Mansfield Park

Front Cover
Toby, Nov 1, 2003 - Fiction - 454 pages
144 Reviews
Fanny Price is a poor relation, the eldest daughter of an inadvisable marriage, who grows up in her wealthy relatives' household without ever being accepted as an equal. Her only real friend is her cousin Edmund, the younger of the family's two sons. As the children attain adulthood, "Mansfield Park becomes the scene of games, balls, and theatricals--but who will see timid Fanny as the eligible young woman that she is? "Mansfield Park is one of Austen's more sophisticated novels: together with the gently satirical depiction of polite society it exposes the ills of class prejudice, and before achieving the requisite happy ending, the people of Mansfield Park must cope with adultery, betrayal, social ruin and ruptured friendships.

From inside the book

What people are saying - Write a review

User ratings

5 stars
4 stars
3 stars
2 stars
1 star

LibraryThing Review

User Review  - DavidShellhamer - LibraryThing

I almost didn't finish. Volumes 2 and 3 got more interesting. The narrative has a very slow build, lots of exposition about being a clergyman and landscaping and Fanny and Edmund having long talks ... Read full review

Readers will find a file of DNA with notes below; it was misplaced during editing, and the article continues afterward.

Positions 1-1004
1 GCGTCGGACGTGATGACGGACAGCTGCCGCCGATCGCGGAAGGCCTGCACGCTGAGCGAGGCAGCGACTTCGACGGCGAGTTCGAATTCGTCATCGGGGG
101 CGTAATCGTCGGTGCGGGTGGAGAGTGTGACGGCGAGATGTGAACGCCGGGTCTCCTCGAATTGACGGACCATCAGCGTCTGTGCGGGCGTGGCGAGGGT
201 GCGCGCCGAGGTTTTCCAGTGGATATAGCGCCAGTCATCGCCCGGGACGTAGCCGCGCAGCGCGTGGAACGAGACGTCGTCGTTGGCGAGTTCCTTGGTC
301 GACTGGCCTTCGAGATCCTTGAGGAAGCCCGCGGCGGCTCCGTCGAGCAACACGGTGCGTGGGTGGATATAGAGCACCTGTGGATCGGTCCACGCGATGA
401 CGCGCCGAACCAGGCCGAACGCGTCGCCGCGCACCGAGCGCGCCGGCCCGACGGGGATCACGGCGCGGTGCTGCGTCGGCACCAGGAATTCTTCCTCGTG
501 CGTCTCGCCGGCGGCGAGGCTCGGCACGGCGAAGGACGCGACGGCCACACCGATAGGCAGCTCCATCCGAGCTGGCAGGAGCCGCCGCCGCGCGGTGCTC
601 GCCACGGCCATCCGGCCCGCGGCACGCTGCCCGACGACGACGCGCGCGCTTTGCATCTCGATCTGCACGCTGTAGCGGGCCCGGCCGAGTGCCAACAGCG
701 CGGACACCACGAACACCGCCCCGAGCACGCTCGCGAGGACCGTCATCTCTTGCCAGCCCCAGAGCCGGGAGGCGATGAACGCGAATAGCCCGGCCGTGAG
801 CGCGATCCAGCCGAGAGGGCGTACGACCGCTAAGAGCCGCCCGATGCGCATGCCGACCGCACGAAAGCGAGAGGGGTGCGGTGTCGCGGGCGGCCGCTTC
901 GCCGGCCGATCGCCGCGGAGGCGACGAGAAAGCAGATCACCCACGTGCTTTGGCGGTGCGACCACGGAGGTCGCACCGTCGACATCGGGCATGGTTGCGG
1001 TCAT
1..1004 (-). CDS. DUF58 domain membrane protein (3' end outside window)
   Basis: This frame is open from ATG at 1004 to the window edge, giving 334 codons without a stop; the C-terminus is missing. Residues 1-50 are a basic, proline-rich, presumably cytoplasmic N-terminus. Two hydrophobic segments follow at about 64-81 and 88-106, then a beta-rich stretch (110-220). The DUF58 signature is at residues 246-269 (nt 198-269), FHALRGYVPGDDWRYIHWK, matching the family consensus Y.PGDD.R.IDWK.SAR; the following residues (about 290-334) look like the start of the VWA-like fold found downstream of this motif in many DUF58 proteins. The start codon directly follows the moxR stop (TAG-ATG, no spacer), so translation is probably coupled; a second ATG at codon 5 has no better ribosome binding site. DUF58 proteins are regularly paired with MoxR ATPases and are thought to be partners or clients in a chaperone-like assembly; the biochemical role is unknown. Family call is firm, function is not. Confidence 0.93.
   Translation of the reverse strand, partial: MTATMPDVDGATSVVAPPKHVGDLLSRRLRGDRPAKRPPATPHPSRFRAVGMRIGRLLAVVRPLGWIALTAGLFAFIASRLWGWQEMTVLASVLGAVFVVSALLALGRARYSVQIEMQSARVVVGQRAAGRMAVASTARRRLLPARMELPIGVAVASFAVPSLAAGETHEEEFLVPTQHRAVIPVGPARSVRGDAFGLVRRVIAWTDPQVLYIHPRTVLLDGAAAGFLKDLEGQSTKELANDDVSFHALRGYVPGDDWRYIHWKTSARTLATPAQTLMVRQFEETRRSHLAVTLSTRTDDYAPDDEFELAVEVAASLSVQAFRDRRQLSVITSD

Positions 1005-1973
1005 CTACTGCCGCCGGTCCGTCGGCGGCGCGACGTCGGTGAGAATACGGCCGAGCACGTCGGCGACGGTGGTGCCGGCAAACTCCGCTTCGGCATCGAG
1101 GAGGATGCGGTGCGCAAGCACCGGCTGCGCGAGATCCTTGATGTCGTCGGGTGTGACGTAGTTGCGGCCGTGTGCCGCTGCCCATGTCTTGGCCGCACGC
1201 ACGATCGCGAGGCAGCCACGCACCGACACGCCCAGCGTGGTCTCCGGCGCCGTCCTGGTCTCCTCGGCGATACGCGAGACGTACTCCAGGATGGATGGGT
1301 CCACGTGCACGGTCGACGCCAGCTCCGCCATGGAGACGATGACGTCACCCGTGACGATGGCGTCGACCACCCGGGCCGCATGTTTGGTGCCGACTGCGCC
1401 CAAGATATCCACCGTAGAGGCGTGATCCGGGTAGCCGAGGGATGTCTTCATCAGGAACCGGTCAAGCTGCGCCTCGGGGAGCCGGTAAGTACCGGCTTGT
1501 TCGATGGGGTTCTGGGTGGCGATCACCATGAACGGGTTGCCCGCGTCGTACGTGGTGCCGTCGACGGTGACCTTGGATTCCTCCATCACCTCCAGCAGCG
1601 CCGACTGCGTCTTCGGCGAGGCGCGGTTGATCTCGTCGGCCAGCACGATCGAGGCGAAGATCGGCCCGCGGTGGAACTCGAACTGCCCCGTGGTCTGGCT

LibraryThing Review

User Review  - Dreesie - LibraryThing

Another Austen romance. Fanny Price, about age 9, is "invited" to live with her Bertram cousins--her parents have too many kids in too small a space in the city of Portsmouth. Her mother married down ... Read full review

Other editions - View all

Common terms and phrases

References to this book

All Book Search results »

About the author (2003)

Jane Austen's life is striking for the contrast between the great works she wrote in secret and the outward appearance of being quite dull and ordinary. Austen was born in the small English town of Steventon in Hampshire, and educated at home by her clergyman father. She was deeply devoted to her family. For a short time, the Austens lived in the resort city of Bath, but when her father died, they returned to Steventon, where Austen lived until her death at the age of 41. Austen was drawn to literature early, she began writing novels that satirized both the writers and the manners of the 1790's. Her sharp sense of humor and keen eye for the ridiculous in human behavior gave her works lasting appeal. She is at her best in such books as Pride and Prejudice (1813), Mansfield Park (1814), and Emma (1816), in which she examines and often ridicules the behavior of small groups of middle-class characters. Austen relies heavily on conversations among her characters to reveal their personalities, and at times her novels read almost like plays. Several of them have, in fact, been made into films. She is considered to be one of the most beloved British authors.

Bibliographic information